This post is part of the `Algorithms Problem Solving`

series. And it was originally published at TK's blog.

## Problem description

This is the Jewels and Stones problem. The description looks like this:

You're given strings `J`

representing the types of stones that are jewels, and `S`

representing the stones you have. Each character in `S`

is a type of stone you have. You want to know how many of the stones you have are also jewels.

The letters in `J`

are guaranteed distinct, and all characters in `J`

and `S`

are letters. Letters are case sensitive, so `"a"`

is considered a different type of stone from `"A"`

.

## Examples

```
# input: J = "aA" | S = "aAAbbbb"
# output: 3
# input: J = "z", S = "ZZ"
# output: 0
```

## Solution

At first, I tried to understand some corner cases. For example, what should I return if the `J`

or the `S`

is an empty string?

As my first solution, the brute force solution, I needed to look through the string. So I didn't need to care about the empty strings. For empty strings, it doesn't loop, it just returns the default counter, in this case, `0`

.

I just needed to loop through the `J`

and for each character in the `J`

string, I need to compare to each character of `S`

. If they match, I increment the counter.

After looping through each character, just return the final counter.

```
def num_jewels_in_stones(J, S):
jewels = 0
for j in J:
for s in S:
if s == j:
jewels += 1
return jewels
print(num_jewels_in_stones("aA", "aAAbbbb")) # 3
print(num_jewels_in_stones("z", "ZZ")) # 0
```

This is a `O(N^2)`

solution in terms of time complexity. Or more precisaly: `O(len(J) * len(S))`

. For the space complexity, it is `O(1)`

as we just store the value in a counter. If `len(J)`

or `len(S)`

increase, the used space keeps constant.

Just to iterate this solution, we can make it `O(N)`

in terms of time complexity by using a hash table to store all characters as key and the counter as value.

```
def num_jewels_in_stones_opt(J, S):
chars_counter = {}
counter = 0
for char in J:
if char in chars_counter:
chars_counter[char] += 1
else:
chars_counter[char] = 1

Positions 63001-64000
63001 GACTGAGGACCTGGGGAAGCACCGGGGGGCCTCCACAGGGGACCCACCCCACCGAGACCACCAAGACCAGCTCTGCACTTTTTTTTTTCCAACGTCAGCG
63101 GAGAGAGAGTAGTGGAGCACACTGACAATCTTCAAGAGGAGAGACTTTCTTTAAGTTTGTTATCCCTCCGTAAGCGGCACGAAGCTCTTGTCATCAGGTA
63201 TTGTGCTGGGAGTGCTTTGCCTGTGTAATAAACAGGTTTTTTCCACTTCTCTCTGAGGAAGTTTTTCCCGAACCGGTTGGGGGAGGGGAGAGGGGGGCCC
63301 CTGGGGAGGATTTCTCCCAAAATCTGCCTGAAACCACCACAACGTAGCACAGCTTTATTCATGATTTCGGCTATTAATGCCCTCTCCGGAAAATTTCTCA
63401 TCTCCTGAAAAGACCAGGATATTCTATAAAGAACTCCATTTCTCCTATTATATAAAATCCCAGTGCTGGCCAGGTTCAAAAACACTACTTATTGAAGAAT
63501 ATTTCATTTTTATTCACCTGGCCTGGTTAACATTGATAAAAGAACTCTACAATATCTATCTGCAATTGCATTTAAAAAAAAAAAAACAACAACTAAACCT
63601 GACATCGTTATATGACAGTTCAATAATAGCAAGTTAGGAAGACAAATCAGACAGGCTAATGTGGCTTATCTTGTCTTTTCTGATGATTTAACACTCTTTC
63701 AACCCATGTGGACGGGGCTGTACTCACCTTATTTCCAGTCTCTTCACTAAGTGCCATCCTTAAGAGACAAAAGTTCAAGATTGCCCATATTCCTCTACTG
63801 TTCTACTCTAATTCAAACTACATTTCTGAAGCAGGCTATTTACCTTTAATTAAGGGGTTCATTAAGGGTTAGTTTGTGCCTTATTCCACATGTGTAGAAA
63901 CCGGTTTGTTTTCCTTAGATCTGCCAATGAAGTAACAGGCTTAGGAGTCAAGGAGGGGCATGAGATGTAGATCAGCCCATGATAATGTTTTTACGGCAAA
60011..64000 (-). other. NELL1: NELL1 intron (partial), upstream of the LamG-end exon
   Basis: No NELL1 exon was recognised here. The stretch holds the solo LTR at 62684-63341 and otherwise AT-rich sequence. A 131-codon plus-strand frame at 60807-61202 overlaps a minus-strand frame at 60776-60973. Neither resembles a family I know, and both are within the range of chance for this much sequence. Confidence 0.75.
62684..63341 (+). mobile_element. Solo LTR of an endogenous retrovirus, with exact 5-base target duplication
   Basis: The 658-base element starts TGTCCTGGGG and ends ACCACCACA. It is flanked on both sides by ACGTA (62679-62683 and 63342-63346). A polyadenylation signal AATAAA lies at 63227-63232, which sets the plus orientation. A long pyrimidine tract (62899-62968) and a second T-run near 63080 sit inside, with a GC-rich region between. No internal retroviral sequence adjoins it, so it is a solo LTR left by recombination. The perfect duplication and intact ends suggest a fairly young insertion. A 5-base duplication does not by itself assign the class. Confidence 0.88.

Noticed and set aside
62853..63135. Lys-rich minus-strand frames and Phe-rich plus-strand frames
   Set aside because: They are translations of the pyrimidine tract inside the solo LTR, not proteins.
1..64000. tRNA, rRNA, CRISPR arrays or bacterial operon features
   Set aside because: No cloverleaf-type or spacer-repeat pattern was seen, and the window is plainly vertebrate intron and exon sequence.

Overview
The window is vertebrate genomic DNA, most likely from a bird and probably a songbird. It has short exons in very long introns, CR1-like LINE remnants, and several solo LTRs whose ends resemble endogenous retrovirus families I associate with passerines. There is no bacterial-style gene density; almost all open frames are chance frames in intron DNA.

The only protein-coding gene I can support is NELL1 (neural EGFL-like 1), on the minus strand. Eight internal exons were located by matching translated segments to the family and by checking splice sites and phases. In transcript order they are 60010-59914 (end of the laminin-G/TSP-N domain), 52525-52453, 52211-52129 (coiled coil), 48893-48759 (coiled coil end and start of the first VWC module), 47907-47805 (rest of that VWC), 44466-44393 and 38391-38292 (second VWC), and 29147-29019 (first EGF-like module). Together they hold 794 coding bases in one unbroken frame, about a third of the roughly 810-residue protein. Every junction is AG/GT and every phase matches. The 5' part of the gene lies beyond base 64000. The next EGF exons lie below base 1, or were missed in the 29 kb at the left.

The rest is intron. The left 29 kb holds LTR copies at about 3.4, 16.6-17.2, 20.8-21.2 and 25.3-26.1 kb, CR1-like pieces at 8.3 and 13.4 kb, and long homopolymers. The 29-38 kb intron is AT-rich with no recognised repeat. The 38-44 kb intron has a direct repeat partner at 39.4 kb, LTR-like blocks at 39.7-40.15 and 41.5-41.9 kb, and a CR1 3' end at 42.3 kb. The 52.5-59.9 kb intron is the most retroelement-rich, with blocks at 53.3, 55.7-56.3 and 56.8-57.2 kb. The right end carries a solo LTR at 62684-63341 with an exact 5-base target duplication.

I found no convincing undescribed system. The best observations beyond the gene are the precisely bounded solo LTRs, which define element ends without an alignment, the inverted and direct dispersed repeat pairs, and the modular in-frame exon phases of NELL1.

for char in S:
if char in chars_counter:
counter += chars_counter[char]
return counter
print(num_jewels_in_stones_opt("aA", "aAAbbbb")) # 3
print(num_jewels_in_stones_opt("z", "ZZ")) # 0
```

So, for each `J`

's character. Verify if it is already in the `chars_counter`

. If it is, just increment it. If not, initialize the counter.

Then, for each `S`

's character, verify if this character is in the `chars_counter`

. If it is, get it and add to the `counter`

variable. If not, do nothing.

After this iteration, we need the final value of the `counter`

. Just return it.

As we said before, it runs in `O(N)`

. Better than the first solution. But, for the worst-case scenario, the space complexity is `O(N)`

, worse than the first approach.

For more stories and posts about my journey learning & mastering software engineering, take a look at what I've been writing and documenting.

## Discussion (6)

Nice article. I wonder what the impact of using the

`collections.Counter`

package has on the second solution? So instead of initializing the`chars_counter`

to a dict, you initialize it to the`collections.Counter`

in-built for J's characters.Cool series, but I wanna solve the problem before reading your solution. Hope to see more coming but no stress 👍

Thanks! I have 10 more posts to publish. I just need to organize them and I'll definitely publish them here :)

Hmm weird, during testing of both algorithms they take the same amount of time, do you see why that is? I test them on 10 Million random chars of aAbB

I think it is because you are running with short length strings (

`aAbB`

). The first solution will be very slow for the worst-case scenario, where the string has a long length.Imagine this example: strings with 10,000 chars.

The first solution has a nested for. The combination of each character would be 10,000 * 10,000 = 100,000,000.

The second solution has two for, but not nested. It would be 10,000 + 10,000 = 20,000 for the worst-case scenario.

The curve increases differently for each solution. Did it make sense to you?

Just for curiosity: how are you testing the amount of time spent by each algorithm?

I use timeit and measure time before and after. Thank you I will try to modify my file which is tested on